“We weren’t the only ones who lost something [in the crash]” – Jeff ‘Pickles’ Piccirrilo.
We’re now almost halfway through Kidding and whilst there are brief moments of brilliance and a strong central performance from Jim Carrey, it’s a tonal struggle that prevents the show from going down as something truly special. This week’s instalment was no different.
Some of the show’s standout moments have been from the darkly humorous cold-opens but this week we’re deprived of even that, instead offering up a strange, potentially metaphorical segue of the show’s effect on the naïveté of its audience, inspiring young ones to go galavanting off the edge of waterfalls in nothing but an empty barrel and a bedsheet parachute. It’s a nice little image to bookend the episode on, especially after Shaina’s life-changing experience from Puppet Time last week. In actuality though, it’s the naïveté of Jeff himself that works both for and against the show. Whilst it allows for a whole host of misunderstandings and strange interactions with the supporting cast and offers up a platform for change where his arc can truly begin, it also contrasts and dwindles much of the successful drama that is built up within a number of scenes.
For example, after spending the night with Vivian (which is strange by the way, ending the previous episode after a potentially-devastating sexual encounter only to follow it up with a character we had known for all of thirty seconds), Jeff is perplexed by the lack of a response to his message asking her out once again. Whilst on one hand it’s worrying that a man Jeff’s age is that innocent to not believe someone would just ignore him, his trip to ‘the phone store’ with Will (Cole Allen) plays it for sincerity. Will has to take on the adult responsibilities in social situations such as this, whilst Jeff’s undying compassion for humanity leads to his son finding out that Jeff pays for the man who was driving the car that killed his brother to, essentially, live. It’s a touching moment, and Will’s understated response speaks more than dialogue could. He knows his dad is just trying to do best for everyone, but sometimes kindness isn’t helpful or healthy.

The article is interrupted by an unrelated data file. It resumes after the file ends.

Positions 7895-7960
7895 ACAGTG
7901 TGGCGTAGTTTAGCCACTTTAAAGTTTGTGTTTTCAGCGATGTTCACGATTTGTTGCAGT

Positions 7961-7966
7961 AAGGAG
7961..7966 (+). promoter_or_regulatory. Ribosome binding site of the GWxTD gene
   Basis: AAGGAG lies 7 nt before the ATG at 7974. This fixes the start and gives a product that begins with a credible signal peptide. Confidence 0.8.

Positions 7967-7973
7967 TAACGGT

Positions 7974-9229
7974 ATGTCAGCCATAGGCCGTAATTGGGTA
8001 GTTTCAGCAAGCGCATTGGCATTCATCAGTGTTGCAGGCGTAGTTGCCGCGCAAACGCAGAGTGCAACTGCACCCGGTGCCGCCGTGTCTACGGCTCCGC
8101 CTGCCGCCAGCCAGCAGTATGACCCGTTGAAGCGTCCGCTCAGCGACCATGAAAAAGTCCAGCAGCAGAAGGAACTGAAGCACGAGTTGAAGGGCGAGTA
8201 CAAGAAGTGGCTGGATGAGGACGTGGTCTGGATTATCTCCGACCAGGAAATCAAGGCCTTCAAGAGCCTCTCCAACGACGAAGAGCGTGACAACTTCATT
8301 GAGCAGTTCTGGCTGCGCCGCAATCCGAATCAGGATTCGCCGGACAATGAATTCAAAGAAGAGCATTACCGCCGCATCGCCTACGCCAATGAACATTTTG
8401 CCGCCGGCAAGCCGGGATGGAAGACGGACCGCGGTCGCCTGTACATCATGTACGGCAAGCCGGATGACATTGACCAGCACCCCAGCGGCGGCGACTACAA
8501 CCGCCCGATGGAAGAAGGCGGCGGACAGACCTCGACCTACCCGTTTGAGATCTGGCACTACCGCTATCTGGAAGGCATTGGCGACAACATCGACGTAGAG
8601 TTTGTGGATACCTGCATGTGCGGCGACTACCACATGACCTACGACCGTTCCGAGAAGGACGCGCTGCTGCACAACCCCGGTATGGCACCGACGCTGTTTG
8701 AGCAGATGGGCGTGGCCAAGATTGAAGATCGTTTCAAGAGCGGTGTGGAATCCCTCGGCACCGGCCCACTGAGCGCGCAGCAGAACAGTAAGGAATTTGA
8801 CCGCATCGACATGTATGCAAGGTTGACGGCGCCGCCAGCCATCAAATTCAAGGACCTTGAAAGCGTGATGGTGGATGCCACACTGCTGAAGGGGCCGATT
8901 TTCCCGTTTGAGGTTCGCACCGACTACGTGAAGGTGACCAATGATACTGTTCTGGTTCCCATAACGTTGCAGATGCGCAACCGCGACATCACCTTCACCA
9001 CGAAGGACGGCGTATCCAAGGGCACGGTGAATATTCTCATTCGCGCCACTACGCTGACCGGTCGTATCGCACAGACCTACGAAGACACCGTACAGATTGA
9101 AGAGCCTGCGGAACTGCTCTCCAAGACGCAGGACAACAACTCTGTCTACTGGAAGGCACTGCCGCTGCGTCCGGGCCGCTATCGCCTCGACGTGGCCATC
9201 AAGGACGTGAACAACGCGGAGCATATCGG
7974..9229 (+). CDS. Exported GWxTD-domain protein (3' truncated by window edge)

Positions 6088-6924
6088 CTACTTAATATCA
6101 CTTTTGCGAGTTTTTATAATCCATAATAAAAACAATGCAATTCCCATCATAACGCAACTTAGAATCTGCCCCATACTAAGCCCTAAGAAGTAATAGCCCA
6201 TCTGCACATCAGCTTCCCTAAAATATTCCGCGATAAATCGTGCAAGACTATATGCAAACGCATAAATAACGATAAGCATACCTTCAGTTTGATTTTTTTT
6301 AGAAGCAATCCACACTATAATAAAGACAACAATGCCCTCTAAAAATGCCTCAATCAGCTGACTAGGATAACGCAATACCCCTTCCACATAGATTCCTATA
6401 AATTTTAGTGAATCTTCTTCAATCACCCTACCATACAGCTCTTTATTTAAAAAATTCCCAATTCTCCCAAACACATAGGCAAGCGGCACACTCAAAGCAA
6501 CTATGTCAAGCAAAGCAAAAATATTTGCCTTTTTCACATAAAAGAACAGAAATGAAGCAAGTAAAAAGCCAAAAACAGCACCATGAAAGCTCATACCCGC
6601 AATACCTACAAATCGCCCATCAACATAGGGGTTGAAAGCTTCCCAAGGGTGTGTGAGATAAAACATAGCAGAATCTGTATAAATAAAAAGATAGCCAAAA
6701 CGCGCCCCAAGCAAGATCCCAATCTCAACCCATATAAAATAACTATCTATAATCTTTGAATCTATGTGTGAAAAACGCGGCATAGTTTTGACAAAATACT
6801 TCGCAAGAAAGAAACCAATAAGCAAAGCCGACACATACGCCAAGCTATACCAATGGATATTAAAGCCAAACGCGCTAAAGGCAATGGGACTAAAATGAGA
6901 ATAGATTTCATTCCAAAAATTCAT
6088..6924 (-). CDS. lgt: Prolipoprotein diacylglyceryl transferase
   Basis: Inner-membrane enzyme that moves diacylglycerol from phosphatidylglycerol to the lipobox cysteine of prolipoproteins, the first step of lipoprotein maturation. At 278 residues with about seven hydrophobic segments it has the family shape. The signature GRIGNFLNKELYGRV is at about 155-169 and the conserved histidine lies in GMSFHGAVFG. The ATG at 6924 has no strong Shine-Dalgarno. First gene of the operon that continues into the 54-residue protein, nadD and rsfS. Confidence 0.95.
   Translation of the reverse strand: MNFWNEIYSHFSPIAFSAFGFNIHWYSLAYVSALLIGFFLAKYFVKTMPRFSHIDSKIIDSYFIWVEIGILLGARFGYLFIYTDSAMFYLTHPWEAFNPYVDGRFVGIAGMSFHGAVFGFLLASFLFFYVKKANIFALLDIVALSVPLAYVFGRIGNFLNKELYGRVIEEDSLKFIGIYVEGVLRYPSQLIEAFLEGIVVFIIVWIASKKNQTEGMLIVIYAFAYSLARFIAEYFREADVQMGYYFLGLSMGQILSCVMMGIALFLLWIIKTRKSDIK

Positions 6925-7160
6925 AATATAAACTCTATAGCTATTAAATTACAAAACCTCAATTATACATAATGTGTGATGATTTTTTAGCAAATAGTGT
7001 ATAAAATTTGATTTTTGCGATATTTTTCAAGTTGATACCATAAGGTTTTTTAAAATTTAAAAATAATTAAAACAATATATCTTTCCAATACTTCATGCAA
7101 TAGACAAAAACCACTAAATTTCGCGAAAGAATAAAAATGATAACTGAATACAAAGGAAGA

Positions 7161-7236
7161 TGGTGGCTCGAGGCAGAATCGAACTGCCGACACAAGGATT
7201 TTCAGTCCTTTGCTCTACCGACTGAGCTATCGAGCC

Meanwhile Dierdre’s (Catherine Keener) husband Scott (Bernard White) deals with being abandoned by Rex, his lover behind Deedee’s back. It’s the first time Scott’s actually been given some proper screentime, and his childish behaviour to such a break-up and his confession that he doesn’t think he’ll ever be able to go into work again works well for the character and finally gives Keener something to do (besides from play the tooth fairy, but, more on that later). Scott’s coming out to his wife is a wonderful moment, played as the biggest moment of Scott’s life but an unavoidable question of guilt for Dierdre, the two play off each other well and it’s good to see Keener having screen time with someone other than Frank Langella. Not to mention Maddy’s (Juliet Morris) secret agenda for her missing milk teeth being to create ‘Mr. Chompers’, a grotesque puppet like the ones her mother makes. Why such a brazenly bizarre and wonderful idea was given about five seconds of time is beyond me, but this is the strange and disturbing Maddy and Dierdre of the series opener I like.